The good news is that the FCC sent detailed questionnaires to XM Satellite (XMSR) and Sirius (SIRI) about their businesses in contemplation of deciding the fate of the merger of the two companies. The bad news is that the agency sent the questionnaires.
The Wall Street Journal says the documents could "provide an indication of areas where the FCC could ask for concessions as part of any satellite-radio merger approval." The answers from them could also be used to cause the agency to decide that the merger is not in the public interest.
XMSR and SIRI may not be in a financial position to make many concessions. Their recent quarterly earnings show that subscriber growth is slowing and that the billion dollar plus debt loads at each company are not getting any smaller.
The two companies will have to run redundant systems for some period. An XM signal cannot be picked up by a car running the Sirius radio now. Operating both infrastructures will be expensive. Big stars like Howard Stern may want more money to be on both services. And, it is still not clear how the contracts between the two companies and auto manufacturers will sort out.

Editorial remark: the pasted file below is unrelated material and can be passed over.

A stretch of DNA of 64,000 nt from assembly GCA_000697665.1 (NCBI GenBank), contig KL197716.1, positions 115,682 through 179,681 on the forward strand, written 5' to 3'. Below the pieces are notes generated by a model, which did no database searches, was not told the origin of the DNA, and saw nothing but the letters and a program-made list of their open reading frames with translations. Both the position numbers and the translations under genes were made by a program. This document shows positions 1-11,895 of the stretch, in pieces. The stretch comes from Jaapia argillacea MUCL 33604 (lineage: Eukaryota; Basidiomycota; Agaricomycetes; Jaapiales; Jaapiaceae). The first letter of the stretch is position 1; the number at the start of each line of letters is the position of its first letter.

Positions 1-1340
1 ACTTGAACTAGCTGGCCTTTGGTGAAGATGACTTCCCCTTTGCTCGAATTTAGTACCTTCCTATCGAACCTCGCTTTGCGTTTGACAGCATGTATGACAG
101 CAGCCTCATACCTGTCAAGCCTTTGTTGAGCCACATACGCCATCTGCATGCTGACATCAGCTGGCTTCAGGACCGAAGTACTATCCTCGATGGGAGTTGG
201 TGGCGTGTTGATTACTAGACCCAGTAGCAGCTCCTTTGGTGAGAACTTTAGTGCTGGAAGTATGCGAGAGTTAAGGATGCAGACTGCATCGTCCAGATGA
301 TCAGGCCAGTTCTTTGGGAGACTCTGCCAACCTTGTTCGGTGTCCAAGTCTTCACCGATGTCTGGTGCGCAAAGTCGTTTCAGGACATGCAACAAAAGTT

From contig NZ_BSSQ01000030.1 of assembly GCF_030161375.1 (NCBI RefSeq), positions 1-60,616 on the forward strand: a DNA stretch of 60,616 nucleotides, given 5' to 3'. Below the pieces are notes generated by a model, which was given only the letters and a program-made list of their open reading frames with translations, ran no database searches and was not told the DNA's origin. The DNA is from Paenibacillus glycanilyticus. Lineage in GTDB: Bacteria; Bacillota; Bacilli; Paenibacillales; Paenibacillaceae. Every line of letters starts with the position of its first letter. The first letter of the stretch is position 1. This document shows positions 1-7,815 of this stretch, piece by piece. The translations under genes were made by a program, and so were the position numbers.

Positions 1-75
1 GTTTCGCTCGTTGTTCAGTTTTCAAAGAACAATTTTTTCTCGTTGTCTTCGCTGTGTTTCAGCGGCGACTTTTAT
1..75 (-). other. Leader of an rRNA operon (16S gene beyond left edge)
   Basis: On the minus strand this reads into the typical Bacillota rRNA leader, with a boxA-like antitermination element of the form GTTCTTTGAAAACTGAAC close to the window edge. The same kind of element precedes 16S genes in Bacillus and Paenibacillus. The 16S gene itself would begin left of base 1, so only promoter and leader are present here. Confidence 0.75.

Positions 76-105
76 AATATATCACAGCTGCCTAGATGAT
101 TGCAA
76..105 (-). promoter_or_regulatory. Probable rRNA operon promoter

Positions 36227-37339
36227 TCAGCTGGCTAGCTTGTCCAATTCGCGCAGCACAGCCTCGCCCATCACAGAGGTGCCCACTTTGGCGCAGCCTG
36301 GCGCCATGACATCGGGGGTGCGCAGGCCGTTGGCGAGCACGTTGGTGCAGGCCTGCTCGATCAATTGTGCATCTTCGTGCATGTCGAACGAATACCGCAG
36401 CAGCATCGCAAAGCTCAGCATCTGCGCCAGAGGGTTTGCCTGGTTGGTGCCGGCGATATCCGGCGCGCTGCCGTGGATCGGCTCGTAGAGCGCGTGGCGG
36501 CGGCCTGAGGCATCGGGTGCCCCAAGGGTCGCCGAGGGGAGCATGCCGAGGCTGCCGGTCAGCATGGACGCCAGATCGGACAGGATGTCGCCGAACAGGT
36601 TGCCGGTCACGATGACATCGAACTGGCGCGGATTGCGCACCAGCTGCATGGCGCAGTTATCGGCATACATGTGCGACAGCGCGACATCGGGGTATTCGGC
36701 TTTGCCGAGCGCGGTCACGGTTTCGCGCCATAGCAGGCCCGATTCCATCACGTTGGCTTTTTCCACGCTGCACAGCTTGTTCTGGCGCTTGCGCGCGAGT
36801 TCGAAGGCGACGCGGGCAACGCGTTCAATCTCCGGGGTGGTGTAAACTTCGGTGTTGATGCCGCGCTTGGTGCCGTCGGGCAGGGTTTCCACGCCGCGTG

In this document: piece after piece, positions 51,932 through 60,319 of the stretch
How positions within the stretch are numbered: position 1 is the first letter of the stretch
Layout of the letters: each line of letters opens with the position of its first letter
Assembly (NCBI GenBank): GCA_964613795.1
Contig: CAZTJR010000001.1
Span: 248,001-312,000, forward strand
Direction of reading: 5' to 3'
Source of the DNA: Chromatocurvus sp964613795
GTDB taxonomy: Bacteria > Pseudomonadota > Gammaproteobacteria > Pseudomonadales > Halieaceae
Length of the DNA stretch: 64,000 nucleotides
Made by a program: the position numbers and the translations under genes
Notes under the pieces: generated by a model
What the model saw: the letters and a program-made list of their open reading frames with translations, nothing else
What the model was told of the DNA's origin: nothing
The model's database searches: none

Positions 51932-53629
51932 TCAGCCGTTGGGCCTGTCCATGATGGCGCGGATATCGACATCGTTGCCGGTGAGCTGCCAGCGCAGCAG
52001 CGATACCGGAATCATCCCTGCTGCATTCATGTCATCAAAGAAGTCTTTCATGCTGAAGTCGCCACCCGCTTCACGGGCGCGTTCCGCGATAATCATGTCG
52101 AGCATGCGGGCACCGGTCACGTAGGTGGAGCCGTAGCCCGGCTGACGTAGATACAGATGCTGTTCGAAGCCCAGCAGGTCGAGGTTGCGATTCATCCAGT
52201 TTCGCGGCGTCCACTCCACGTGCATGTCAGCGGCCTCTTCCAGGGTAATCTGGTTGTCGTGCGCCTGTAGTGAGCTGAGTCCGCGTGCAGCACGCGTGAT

In other words, a merger does not solve as many problems as was first hoped.
Concessions will certainly make matters worse. If the FCC wants to cap pricing or asks the two companies to offer lower prices for people who want fewer channels, it may break the revenue model of satellite radio, which is one fee for 150 channels. Selling twenty channels for a dollar a month is unlikely to be a good business.
Of course, the FCC could look at the answers to its questions and simply say that the merger creates a monopoly. It does, but a monopoly of one new company that is so weak that it may not survive. And, if the merger is turned down, satellite radio won’t be able to support itself until it breaks even. Refinancing debt in the current credit environment is not possible.
Douglas A. McIntyre